Musicians from a world famous orchestra brought the roar of the crowd and the smell of the grease paint to a care home as part of a “magical” circus workshop.
Two members of Manchester’s acclaimed Hallé orchestra brought the joyous sounds of the Big Top to Pendine Park in Wrexham, engaging residents in a magical melee of entertainment.
It was particularly appropriate because Mario Kreft MBE, the owner of Pendine Park, comes from a circus family.
Maths whizz, Joan Hayes, aged 93 and almost blind, was among those who delighted in the circus themed extravaganza led by Hallé musicians David Petri on keyboard, and violinist Caroline Abbott.
Visually impaired Joan agreed to set the pace for one of the songs by tapping her feet in time to the music, encouraging everyone else to follow her rhythm.
Joan worked in the demanding world of book-keeping and accountancy for many years.
Despite her deteriorating eyesight the perceptive nonagenarian said she found the circus workshop inspirational.
She added: “It’s a great way to lift the spirits and encourage a good mood vibe.
“I’m struggling to see the detail of the costumes and individual actions of some of the performers but I can certainly make out the bright colours and, of course, the vibrant beat of the music is easy to follow. It’s been lovely joining in with everyone.”
The two-hour circus themed event was the culmination of an arts and music project held over the last year at Pendine Park’s Highfield care home.
Residents played an array of percussion instruments including maracas, castanets, finger symbols, hand drums and wooden blocks to accompany David and Caroline in cheery numbers ranging from That’s Entertainment to The Hornpiper and Those Magnificent Men in their Flying Machines.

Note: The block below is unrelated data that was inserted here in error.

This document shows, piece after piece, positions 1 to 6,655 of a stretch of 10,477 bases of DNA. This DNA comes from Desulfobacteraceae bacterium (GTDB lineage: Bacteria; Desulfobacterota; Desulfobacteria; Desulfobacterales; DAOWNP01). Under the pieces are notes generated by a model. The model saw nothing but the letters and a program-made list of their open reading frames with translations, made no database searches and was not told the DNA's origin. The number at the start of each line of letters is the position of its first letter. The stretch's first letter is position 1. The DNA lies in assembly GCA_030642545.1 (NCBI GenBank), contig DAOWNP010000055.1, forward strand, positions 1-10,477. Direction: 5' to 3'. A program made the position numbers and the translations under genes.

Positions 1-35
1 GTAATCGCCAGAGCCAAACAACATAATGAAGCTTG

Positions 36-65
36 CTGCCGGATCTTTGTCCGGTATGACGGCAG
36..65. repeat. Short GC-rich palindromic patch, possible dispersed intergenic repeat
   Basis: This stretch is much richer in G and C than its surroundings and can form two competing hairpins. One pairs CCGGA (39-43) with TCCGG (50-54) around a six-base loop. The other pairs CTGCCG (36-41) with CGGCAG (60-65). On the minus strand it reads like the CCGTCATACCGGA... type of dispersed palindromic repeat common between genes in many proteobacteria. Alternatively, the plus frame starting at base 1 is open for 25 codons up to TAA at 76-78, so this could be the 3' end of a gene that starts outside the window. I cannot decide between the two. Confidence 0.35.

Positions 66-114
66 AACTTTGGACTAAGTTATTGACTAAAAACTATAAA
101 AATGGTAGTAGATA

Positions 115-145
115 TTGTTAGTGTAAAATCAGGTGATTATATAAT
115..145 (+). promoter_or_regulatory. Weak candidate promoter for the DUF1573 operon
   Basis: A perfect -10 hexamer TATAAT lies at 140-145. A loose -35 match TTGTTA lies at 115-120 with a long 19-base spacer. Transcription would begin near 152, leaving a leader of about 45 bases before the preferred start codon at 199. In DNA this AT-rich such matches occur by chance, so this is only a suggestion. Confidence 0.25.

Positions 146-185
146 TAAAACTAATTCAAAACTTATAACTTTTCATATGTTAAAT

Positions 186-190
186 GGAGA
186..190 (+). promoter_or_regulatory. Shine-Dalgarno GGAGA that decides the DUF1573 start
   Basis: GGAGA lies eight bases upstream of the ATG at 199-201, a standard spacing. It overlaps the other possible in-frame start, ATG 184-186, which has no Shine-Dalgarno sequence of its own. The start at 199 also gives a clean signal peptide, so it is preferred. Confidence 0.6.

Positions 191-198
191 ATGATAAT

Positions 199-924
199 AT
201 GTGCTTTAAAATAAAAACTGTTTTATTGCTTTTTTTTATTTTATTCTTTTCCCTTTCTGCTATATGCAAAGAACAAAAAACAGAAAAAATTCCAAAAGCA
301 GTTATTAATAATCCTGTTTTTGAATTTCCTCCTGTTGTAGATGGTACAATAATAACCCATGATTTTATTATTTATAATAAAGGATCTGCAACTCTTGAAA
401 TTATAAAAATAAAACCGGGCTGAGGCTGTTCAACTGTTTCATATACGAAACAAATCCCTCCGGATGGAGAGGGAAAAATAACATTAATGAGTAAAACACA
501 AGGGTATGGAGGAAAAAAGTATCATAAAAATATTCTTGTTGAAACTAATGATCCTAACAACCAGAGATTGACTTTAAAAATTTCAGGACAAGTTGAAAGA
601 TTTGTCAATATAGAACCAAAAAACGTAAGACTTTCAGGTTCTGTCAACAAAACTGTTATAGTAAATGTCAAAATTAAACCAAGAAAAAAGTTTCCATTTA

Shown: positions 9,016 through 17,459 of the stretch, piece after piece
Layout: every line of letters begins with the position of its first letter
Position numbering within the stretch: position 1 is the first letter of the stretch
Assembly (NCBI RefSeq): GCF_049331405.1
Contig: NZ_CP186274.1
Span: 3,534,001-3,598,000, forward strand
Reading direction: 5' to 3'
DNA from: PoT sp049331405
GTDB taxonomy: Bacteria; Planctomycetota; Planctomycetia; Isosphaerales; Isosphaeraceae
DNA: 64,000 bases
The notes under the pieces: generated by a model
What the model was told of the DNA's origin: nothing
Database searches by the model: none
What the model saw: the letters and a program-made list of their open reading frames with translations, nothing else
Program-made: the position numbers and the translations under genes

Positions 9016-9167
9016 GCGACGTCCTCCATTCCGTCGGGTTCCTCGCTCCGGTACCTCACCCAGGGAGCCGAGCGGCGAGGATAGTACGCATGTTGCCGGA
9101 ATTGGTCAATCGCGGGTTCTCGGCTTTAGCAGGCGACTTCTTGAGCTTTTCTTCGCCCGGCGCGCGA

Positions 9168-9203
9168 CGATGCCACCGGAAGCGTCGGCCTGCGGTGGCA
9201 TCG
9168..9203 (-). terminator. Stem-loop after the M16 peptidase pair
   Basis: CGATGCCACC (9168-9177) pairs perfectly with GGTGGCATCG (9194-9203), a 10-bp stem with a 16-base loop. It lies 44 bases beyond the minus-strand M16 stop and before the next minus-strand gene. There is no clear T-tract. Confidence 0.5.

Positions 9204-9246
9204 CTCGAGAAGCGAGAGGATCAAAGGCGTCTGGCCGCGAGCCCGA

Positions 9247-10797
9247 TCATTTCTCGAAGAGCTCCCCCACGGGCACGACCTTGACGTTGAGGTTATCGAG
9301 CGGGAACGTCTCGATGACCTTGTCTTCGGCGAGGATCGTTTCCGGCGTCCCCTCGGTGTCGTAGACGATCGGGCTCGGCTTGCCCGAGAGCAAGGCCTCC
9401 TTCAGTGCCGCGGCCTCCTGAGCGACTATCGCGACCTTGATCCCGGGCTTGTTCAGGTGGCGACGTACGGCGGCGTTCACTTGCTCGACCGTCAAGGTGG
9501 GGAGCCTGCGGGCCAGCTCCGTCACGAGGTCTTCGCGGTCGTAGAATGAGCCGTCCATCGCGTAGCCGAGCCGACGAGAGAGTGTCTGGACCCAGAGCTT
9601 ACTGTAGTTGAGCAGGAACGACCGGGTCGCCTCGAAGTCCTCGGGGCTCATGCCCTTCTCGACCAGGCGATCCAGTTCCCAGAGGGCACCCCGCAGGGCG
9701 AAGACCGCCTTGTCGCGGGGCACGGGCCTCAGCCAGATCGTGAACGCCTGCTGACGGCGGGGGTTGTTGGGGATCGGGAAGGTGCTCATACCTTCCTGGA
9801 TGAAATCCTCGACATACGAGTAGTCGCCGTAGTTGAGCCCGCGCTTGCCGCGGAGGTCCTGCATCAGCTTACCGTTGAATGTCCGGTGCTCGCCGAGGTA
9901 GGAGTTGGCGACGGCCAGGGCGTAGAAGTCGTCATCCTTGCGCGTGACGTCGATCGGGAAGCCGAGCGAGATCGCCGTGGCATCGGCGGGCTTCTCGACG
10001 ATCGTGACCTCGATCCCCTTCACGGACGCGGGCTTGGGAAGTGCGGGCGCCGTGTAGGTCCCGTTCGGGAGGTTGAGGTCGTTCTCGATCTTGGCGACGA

Pendine Park enrichment and activities co-ordinators Chris Lewis and Elaine Lee donned circus themed costumes specially for the day. Chris transformed herself into Coco the Clown, complete with bright red curly wig and comical red nose. Elaine dressed up in red and black top and tails as a circus ringmaster. She had everyone on the edge of their seats as she realistically mimed a tightrope act. Juggling and plate-spinning sessions also kept residents highly entertained.
An unmissable display of a model Big Top added to the carnival capers. The show-stopping creation was carefully constructed by residents at circus themed craft sessions during the year.
The award-winning partnership between Pendine Park and the Hallé orchestra is designed to offer innovative musical therapy to care home residents and has now been running successfully for more than ten years.
David said: “We’ve been visiting here for a decade and we’re always given a fantastic welcome. I’ve come to know a number of residents quite well and it’s great to see how far they’ve progressed in their musical knowledge and inner confidence. There are some talented musicians and singers among the inhabitants here at Pendine Park which is a treat to see.”
Caroline added: “We travel over from Manchester especially for these workshops and it’s never a chore. It is so rewarding to see how much music inspires each of the participants and how they benefit in so many different ways from our sessions.”
Pendine Park artist in residence, Sarah Edwards, thanked David and Caroline for leading the workshops.
She said: “We’re so lucky to have musicians of such high calibre here. The Hallé is one of the most famous symphony orchestras in the world and we are honoured to be able to work so closely with its professionals.
“I know all the residents who take part in these workshops have a wonderful time, not just via the musical education learning process, but in developing their social skills through music too. It really is such fantastic therapy and a joy to be a part of.”